Cagey Comcast Wants More Content–At The Right Price

Jul 14, 2003  •  Post A Comment

It is no surprise that Comcast Corp. has considered, but is not likely to act on, a bid for Vivendi Universal Entertainment, according to my informed sources. The scarcity of prime media properties such as VUE’s Universal Studios and the USA and Sci Fi cable networks will make the next wave of media deals just getting under way different from the past. There simply are fewer media players and fewer available properties.
That is why the conservative Comcast-which has remained steadfastly focused on upgrading the AT&T cable systems it acquired late last year and paying down its strapping debt-has privately mulled using some of the $8 billion in immediately redeemable stock and notes it will receive from the sale of its QVC stake to join a bidding war that involves Liberty Media Corp., General Electric’s NBC, MGM, and an investor group led by Edgar Bronfman Jr.
Comcast, which declined comment, recently agreed to sell its 57 percent stake in QVC to Liberty, its home shopping partner. Comcast has been clear about avoiding moves that could jeopardize its investment-grade rating. Comcast officials also have said they prefer to organically grow content (the company is forging a new African American cable network with Radio One) rather than pay lofty premiums for branded cable networks or programming. In the past six months, Comcast has shown it can skillfully leverage its newfound scale in negotiations with formidable program providers such as Walt Disney’s ESPN.
But Comcast also now realizes that despite its clout, it needs enough key content ownership and control to ensure cost-effective access to what its 21 million subscribers want. That is the most intriguing, if not the most critical, competitive challenge Comcast faces.
With an estimated $2 billion in free cash flow restored to its balance sheet in 2004 and its outstanding debt steadily shrinking to below $20 billion, Comcast will re-emerge as a cautious, targeted acquirer by next year. Indeed, some experts said it must.
To be sure, Comcast will swap, partner and acquire new systems where it can to strengthen its existing clusters from distressed cable operators such as Adelphia Communications and Charter Communications, tapping $1.3 billion in unconsolidated cable cash flow and 2.2 million unconsolidated cable subscribers. It will invest to completely convert its cable platform to digital and control new broadband services to be more of “a technology leader than a follower,” Comcast President Brian Roberts said.
Comcast also will continue to maneuver select content deals. Sources said it is negotiating to acquire stakes in some of Cablevision Systems’ regional sports operations, and that it could jointly bid with Fox Entertainment Group for National Football League and other professional sports broadcast rights.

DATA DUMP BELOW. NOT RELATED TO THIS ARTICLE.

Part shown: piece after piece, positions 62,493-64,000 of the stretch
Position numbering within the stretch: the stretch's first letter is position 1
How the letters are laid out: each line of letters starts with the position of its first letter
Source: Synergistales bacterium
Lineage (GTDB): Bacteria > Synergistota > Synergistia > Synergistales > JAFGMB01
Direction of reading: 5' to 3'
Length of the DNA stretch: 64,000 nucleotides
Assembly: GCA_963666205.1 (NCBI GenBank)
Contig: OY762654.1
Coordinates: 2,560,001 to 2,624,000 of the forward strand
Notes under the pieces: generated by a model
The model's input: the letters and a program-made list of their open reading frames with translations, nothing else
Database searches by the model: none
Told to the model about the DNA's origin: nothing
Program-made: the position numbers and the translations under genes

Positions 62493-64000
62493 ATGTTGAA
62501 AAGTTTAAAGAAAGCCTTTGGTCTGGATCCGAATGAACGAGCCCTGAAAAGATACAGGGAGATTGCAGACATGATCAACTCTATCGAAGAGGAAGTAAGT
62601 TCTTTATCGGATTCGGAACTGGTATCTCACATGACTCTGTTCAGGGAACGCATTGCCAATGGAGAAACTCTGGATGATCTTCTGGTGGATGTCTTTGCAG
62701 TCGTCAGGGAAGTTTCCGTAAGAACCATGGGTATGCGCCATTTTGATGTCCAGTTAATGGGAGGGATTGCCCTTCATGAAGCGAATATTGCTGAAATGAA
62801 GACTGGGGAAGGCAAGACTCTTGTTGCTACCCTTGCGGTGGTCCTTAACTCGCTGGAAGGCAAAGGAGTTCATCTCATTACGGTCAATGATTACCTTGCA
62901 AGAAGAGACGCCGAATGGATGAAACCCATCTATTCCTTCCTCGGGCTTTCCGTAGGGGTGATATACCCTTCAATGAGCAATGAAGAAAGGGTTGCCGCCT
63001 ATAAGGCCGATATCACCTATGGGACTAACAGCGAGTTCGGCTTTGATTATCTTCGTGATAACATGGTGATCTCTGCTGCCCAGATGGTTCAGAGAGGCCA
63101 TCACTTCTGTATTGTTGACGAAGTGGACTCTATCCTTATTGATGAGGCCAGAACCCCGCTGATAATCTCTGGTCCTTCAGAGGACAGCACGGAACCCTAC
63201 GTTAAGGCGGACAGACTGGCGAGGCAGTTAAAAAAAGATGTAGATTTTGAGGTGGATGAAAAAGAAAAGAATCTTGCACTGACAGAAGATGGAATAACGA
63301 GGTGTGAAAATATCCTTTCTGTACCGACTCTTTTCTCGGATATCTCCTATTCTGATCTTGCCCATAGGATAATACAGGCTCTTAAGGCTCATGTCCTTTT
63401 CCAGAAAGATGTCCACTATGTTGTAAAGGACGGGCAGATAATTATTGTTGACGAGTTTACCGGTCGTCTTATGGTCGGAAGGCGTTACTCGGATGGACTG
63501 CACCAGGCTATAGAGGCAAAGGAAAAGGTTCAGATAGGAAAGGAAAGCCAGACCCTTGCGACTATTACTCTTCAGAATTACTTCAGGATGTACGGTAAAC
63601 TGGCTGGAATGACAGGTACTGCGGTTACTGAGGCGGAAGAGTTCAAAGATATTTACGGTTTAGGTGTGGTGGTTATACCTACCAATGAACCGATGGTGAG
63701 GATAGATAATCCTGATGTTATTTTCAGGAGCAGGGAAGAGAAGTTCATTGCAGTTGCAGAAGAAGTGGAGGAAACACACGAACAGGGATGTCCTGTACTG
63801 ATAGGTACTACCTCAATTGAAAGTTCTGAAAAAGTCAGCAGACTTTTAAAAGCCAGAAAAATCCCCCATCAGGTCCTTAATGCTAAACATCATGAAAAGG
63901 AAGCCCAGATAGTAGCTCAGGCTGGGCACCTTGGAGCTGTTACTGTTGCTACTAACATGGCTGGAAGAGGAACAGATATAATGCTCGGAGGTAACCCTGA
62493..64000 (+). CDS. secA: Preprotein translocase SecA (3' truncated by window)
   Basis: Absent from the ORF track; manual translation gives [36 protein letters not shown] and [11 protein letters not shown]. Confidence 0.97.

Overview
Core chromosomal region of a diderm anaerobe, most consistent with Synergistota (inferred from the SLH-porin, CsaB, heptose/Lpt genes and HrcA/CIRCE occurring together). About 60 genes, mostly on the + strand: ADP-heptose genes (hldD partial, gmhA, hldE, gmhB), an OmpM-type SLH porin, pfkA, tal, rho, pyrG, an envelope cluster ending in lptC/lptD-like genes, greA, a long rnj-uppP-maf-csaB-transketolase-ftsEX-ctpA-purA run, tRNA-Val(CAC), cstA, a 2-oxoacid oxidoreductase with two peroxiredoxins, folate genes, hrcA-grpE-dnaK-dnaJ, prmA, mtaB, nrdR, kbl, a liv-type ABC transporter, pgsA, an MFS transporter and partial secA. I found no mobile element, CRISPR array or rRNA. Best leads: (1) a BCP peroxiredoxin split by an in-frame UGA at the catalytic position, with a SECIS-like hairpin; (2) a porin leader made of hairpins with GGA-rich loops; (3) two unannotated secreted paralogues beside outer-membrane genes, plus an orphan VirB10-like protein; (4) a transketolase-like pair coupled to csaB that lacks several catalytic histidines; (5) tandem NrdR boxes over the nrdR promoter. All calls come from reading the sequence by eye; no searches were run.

Comcast Pursuing Disney?
On a grander scale, there is the perennial and logical speculation that Comcast eventually will bid for the struggling Walt Disney Co., whose broadcast and cable networks, studio, radio stations and television stations would be powerful enhancements. Comcast’s adept fiscal and operating management, and the familiarity with the assets of Comcast Cable President Steve Burke, formerly of Disney, would give such a merger a good chance to succeed. Such a deal, if it were to happen, is at least a year away, sources said.
In the meantime, the deal marketplace clearly is heating up.
Capital is available and affordable, and investment bankers are all too eager. Catalysts include a new round of deregulation, low interest rates and overleveraged companies that must sell. A big impetus is the generally sluggish growth rate for media revenues and profits that can only be bolstered by the intense cost cutting that comes from massive consolidation.
Mergers and acquisitions aren’t just about expanding business lines and franchises. Managed correctly, these transactions must also provide new ways to better manage costs to boost profits. That is what Comcast is doing.
Clearly, the QVC and VUE deals are just opening salvos in a new wave of deal-making that will reshape companies (which is Liberty’s stated intent), make players more powerful by increasing scale (the goal of many broadcast station group owners) and create new gatekeepers (News Corp.’s mission in acquiring a controlling stake in satellite provider DirecTV).
That is going to make media a whole new ball game a year or two from now as these M&A moves play out across a digital, interactive game board.
But it is critical that the deal-making not get ahead of corporate balance sheets.
The latest quarterly earnings that public companies will report over the next month are likely to indicate that not everything is ripe to support as wild and crazy a deal market as we have known before. The balance sheet fundamentals that companies have been loath to tout or project from are the bases for the valuations that will drive the deals.
Media companies, many of which have withdrawn or declined to issue quarterly or full-year earnings guidance, will remain conservative in their approach to future growth and spending. Too many formidable micro- and macro-uncertainties still loom large-from rising unemployment and declining consumer confidence to lagging new-service adoption (with high-speed data being the obvious exception) and uneven advertiser spending across all media segments. They need confidence in the markets to use their stock as deal currency.
It is imperative for companies to know that an economic and market recovery and their own financial fundamentals are solid before launching into deal mode as hostile or friendly suitors or willing sellers. It appears that Comcast understands that better than most.